Paper No. 208-15
Presentation Time: 4:45 PM
THE CRETACEOUS-PALEOGENE CRISIS AND ITS AFTERMATH: TECTONIC, MAGMATIC, BIOTIC, CLIMATIC, AND EVOLUTIONARY UPHEAVALS OF INDIAN PLATE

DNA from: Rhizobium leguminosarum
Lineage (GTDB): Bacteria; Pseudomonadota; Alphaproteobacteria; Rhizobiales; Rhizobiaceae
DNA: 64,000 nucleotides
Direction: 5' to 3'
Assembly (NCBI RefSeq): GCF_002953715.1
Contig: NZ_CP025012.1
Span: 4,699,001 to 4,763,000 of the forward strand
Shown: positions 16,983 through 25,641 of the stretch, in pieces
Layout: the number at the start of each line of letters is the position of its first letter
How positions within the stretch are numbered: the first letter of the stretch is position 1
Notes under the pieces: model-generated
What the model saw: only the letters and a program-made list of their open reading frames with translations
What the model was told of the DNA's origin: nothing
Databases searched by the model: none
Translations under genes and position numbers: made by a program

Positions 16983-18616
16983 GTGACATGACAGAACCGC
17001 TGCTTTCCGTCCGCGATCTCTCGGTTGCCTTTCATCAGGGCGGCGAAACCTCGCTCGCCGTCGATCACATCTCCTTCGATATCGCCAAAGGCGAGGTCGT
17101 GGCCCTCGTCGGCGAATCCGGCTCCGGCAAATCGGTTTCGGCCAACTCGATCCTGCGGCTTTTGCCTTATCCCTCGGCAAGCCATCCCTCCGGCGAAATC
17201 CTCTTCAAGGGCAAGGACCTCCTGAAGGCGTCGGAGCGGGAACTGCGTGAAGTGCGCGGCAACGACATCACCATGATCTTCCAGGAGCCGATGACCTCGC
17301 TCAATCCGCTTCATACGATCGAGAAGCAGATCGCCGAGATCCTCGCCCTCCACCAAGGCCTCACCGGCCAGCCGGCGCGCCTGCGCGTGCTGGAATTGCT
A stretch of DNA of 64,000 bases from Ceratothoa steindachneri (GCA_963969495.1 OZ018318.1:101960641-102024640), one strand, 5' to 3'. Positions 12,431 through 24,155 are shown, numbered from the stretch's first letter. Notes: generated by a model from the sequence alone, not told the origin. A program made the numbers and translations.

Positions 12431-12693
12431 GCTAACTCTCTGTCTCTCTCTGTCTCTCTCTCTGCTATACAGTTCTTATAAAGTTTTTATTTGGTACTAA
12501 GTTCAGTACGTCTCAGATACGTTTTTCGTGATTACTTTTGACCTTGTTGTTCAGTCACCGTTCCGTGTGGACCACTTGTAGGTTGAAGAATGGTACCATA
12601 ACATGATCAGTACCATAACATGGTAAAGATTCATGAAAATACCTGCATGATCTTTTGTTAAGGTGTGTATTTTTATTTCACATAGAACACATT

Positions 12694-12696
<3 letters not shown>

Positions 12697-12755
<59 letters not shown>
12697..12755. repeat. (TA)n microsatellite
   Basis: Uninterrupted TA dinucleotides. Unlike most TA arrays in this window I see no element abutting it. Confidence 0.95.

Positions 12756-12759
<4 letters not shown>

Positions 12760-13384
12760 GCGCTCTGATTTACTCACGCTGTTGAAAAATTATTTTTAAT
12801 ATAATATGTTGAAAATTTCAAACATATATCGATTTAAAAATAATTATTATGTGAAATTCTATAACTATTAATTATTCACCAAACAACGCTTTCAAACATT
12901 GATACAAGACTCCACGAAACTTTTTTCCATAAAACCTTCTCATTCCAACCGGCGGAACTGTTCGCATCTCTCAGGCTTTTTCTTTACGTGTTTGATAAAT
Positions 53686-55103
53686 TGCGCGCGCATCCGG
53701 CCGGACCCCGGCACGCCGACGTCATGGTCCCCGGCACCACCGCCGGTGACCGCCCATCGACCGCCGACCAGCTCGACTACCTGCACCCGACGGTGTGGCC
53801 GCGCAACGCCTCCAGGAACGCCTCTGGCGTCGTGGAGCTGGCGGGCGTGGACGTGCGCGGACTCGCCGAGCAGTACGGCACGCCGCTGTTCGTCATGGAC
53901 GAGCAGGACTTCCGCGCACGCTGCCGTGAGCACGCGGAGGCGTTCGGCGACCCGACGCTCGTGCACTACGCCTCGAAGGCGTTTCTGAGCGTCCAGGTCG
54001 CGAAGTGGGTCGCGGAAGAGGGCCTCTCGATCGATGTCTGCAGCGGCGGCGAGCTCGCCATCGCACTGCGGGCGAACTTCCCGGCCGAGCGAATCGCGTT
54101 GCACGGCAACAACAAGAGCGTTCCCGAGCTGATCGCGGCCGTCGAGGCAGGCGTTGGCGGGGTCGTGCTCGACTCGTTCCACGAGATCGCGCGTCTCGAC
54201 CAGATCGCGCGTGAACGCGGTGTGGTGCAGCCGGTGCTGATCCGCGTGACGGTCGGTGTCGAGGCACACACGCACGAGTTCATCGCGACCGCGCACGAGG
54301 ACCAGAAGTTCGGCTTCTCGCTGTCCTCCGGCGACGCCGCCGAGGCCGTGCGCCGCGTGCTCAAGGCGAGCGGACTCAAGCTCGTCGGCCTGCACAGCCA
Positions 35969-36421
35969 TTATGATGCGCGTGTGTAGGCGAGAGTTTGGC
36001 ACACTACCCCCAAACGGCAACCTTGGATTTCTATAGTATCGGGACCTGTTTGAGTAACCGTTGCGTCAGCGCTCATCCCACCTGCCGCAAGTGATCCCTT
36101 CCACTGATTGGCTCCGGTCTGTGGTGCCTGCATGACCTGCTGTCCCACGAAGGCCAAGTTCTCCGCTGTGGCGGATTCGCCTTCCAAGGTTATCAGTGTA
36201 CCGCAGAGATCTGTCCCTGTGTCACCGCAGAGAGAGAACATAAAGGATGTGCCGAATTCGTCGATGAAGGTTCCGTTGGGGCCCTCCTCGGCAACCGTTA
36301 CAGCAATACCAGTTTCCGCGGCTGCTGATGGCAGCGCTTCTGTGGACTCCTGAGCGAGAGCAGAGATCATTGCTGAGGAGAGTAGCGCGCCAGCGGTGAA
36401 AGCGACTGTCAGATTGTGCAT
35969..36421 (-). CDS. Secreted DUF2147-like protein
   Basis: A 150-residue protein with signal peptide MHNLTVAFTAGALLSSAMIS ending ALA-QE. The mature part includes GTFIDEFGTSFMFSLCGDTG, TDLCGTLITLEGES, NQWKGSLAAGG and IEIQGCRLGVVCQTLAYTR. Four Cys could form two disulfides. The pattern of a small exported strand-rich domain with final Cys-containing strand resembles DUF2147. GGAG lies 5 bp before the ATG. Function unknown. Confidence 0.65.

Impact cratering has played a crucial role in the geological and biological evolution on Earth. Evidence for twin impacts at the Cretaceous-Paleogene (K-Pg) boundary extinctions has come from opposite sides of the globe—the Chicxulub crater in Mexico and the Shiva crater in India. India was ground for two catastrophic events at the K-Pg boundary, the Shiva impact and Deccan volcanism. The buried and multiringed Shiva crater (~500 km diameter) on the western shelf of India is the largest hydrocarbon reserve in India. The Shiva bolide (~40 km) generated lethal amount of kinetic energy to trigger major tectonic, plate tectonic, thermal, magmatic, and environmental episodes. It created radial rift basins in central India and extruded iridium-contaminated alkaline fluid ejecta along these basins. It sheared, fragmented, and deformed lithosphere mantle, where the crust-mantle boundary has been uplifted more than 50 km. The ejecta/fallout components have been identified at various K-Pg boundary sections of India. The close proximity of the Shiva crater and Reunion plume head suggests that the impact might have enhanced the most voluminous eruptions of the Deccan volcanism within ~50,000 years of impact by seismic shaking of magma chamber at the K-Pg transition. During the Early Paleocene, as India began to accelerate northward, the Seychelles Island separated from India with the spreading of the Carlsberg Ridge, perhaps induced by the impact. The sudden acceleration of the Indian plate (~20 cm/year) probably caused by the push force of the Reunion plume head and the subduction of the Neotethyan Kshiroda plate. As India collided with Asia during the Paleocene-Eocene Thermal Maximum (~55 Ma), the plate motion slowed down dramatically to ~5m/year. The K-Pg extinction was a game changer in the evolution of vertebrates. There was an explosive radiation of tetrapods, especially placental mammals in India during its initial collision with Asia because of the unprecedented ecological opportunity provided by the vacant niches of dinosaurs. An extraordinarily warm climate opened up when India became a new member of the Holarctic faunal province. The faunal interchange between India and Eurasia was a landmark paleobiogeographic event that led to the origin of the modern orders of mammals, supporting the “out-of India” hypothesis.